We’ve certainly seen some recent positive sociological shifts in sexuality. Scholastic publishing Alex Gino’s George, one of the first “young reader” books centering on a transgender character, America’s forward federal strides gay in marriage, even the recent heated debate over Planned Parenthood’s role in women’s heath showcased (for most) the good the organization does. But still one finds opponents to this seeming new “progressiveness” popping-up all the time; one of the biggest is, and has always been, peer pressure.
When like-minded lifestylers gather, as they just did at the recent 2015’s Montreal Fetish Weekend (see here) there is lots of good-natured networking and camaraderie. One of the annual MFW attendees, Dawn Mostow, head designer and president of Dawnamatrix Designs (http://dawnamatrix.com/) says: “As with any interest whether it be mainstream or alternative, finding one’s community is imperative to building confidence and gaining support.” Truly this is the key to feeling comfortable about any interest, be it a penchant to wear latex or finding people who enjoy the same movies as you do. Knowing one is not alone one’s desires, fantasies and interests empowers us all and keeps critics of those desires, fantasies and interests at bay with a strength in numbers acceptance.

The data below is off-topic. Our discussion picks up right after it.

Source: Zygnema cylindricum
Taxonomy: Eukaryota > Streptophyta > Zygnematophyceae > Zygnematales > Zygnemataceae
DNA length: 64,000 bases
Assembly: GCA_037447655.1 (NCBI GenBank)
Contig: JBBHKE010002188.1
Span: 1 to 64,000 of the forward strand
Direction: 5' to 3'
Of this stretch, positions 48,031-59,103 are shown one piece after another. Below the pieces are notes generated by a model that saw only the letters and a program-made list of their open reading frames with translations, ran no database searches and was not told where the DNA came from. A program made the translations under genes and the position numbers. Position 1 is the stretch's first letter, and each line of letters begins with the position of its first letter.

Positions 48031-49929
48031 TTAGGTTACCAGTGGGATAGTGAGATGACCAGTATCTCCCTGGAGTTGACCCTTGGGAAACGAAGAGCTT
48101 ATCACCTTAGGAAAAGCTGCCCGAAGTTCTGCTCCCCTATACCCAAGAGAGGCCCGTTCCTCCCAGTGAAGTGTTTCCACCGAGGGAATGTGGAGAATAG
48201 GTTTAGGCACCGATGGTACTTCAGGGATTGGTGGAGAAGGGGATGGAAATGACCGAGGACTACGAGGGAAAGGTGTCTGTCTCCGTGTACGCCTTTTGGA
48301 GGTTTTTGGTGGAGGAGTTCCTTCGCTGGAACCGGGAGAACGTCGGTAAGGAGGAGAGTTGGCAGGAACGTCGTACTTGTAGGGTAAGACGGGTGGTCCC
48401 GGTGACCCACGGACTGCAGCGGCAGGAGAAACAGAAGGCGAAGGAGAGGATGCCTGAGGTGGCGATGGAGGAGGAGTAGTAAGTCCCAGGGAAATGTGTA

It’s when one can’t find a group, even a few slightly interested friends, when one feels alone, when peer pressure can unfortunately become a very insidious influence. Thoughts, actions, fantasies and certainly fetishes can be quickly squashed if one cannot find a partner, let alone a sounding board to what they are thinking and feeling (and such is the sad case often of our lot of lonely transgendered youth.)
Luckily there are gatherings like Montreal Fetish Weekend, author’s like Gino are relating their view of the world for the children of the world and we do have an ever expanding Internet that connects even those with the most varied of interests. Bullying and peer pressure might just be hot button topics, and they will always exist to be sure, but maybe they are simply becoming less real threats to our sexual positivity as we continue to grow.